Dealing with Anger

Buddhist ethical conduct including the Five Precepts (Pañcasikkhāpada), and Eightfold Ethical Conduct (Aṭṭhasīla).
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Dealing with Anger

Post by jnak » Sat Feb 07, 2015 10:34 pm

We all cope with anger to some of extent, some of us more than others. Discomfort with my own feelings of anger was one of the motivating factors that drove me to meditation and Buddhist practice.

Neuroanatomist, Jill Bolte Taylor, has what she calls the "90 Second Rule" She refers to it about 00:02:00 into this TedX Youth Talk. The idea is that when we have a thought that results in anger, the biochemistry that floods through our bodies that results in the physical response that we experience as anger washes out in ninety seconds or less. The reason we can feel angry for much longer than ninety seconds is that we keep thinking the same thought over and over.

I recently had the opportunity to watch this in action in my own life. An utterly banal household accident resulted in a broken bottle of hot sauce on the kitchen floor during a busy morning while my family was getting ready for work and school. I felt anger, frustration, and the desire to blame someone. I watched it arise and kept my mouth shut. I cleaned up the mess, recognizing that it was my own inattention and haste that resulted in the accident and I let it go. With in a couple of minutes, I noticed that I was not only calm, but happy. The 90 Second Rule!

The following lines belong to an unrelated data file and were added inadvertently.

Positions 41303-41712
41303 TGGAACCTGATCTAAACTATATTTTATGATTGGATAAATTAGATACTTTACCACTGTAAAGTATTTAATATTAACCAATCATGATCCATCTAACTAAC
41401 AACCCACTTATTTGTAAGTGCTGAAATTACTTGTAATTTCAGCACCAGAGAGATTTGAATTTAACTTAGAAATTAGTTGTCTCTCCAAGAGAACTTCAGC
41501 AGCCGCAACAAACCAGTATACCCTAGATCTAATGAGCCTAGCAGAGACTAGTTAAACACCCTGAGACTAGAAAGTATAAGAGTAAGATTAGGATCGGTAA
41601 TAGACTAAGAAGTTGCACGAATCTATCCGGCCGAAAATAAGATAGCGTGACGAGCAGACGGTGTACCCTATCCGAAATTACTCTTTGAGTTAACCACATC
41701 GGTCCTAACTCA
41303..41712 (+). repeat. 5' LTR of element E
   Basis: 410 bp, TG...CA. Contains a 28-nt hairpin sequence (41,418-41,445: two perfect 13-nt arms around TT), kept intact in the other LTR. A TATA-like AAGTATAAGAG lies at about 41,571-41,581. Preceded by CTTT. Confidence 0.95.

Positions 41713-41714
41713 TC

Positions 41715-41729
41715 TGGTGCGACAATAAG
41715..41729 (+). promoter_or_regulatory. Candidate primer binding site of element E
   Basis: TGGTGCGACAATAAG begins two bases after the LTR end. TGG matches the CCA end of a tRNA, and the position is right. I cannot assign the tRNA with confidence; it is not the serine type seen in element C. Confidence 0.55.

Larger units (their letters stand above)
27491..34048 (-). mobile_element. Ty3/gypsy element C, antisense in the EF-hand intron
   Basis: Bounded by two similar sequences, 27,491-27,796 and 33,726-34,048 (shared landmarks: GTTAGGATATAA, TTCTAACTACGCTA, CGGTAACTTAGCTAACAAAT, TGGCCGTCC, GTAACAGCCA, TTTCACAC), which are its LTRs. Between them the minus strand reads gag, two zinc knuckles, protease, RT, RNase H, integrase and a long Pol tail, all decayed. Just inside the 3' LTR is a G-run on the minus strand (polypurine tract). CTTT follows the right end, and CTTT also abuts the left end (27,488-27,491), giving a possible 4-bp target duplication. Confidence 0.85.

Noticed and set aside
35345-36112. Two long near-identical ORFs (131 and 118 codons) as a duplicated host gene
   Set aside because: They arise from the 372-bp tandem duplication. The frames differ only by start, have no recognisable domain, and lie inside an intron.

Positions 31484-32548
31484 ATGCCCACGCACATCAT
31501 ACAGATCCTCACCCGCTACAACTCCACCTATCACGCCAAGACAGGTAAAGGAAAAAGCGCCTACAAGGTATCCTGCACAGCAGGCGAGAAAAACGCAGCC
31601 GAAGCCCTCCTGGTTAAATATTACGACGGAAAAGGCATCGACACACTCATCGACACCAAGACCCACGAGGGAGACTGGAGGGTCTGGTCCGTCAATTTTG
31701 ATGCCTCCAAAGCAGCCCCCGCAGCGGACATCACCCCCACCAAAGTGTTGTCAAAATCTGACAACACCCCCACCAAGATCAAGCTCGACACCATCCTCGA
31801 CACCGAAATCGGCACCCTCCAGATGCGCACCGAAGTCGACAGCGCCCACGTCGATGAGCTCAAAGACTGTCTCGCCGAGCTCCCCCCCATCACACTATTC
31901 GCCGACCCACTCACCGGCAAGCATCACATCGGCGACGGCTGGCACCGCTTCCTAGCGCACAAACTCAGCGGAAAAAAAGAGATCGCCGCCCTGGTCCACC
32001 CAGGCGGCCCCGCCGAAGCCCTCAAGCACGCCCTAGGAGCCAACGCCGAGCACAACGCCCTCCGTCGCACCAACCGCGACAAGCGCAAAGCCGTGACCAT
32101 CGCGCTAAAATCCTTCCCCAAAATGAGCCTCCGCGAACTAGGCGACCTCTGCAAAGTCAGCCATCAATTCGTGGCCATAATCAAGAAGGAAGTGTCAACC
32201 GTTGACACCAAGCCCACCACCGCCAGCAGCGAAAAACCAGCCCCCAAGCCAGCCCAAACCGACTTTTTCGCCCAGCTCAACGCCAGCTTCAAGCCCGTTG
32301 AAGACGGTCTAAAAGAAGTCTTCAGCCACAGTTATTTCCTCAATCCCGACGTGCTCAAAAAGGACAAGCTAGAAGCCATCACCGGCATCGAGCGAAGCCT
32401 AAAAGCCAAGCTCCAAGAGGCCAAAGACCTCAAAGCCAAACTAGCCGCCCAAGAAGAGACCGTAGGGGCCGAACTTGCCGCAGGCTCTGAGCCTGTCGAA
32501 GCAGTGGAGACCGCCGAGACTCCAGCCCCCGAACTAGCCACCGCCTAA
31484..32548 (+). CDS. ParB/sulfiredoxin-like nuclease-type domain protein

The take away for me is wait, don't react, break the thought chain, and in a couple of minutes things will be better. Feelings come and feelings go. They're just feelings.

So much wrong speech and wrong action in the world is the result of anger. I know that the meditation practice gives me more resilience for coping with life's inevitable stress, which makes it easier to meditate. It's a virtuous cycle and I think that even little events like a kitchen mishap can help us build the path.
"...I'm not much of an expert when it comes to the texts. I've simply learned a few parts, and put them into practice." Ajaan Lee Dhammadharo

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Re: Dealing with Anger

Post by paul » Sat Feb 07, 2015 11:39 pm

"If there is a pot of water heated on the fire, the water seething and boiling, a man with a normal faculty of sight, looking into it, could not properly recognize and see the image of his own face. In the same way, when one's mind is possessed by ill-will, overpowered by ill-will, one cannot properly see the escape from the ill-will which has arisen; then one does not properly understand and see one's own welfare, nor that of another, nor that of both; and also texts memorized a long time ago do not come into one's mind, not to speak of those not memorized."

— SN 46:55

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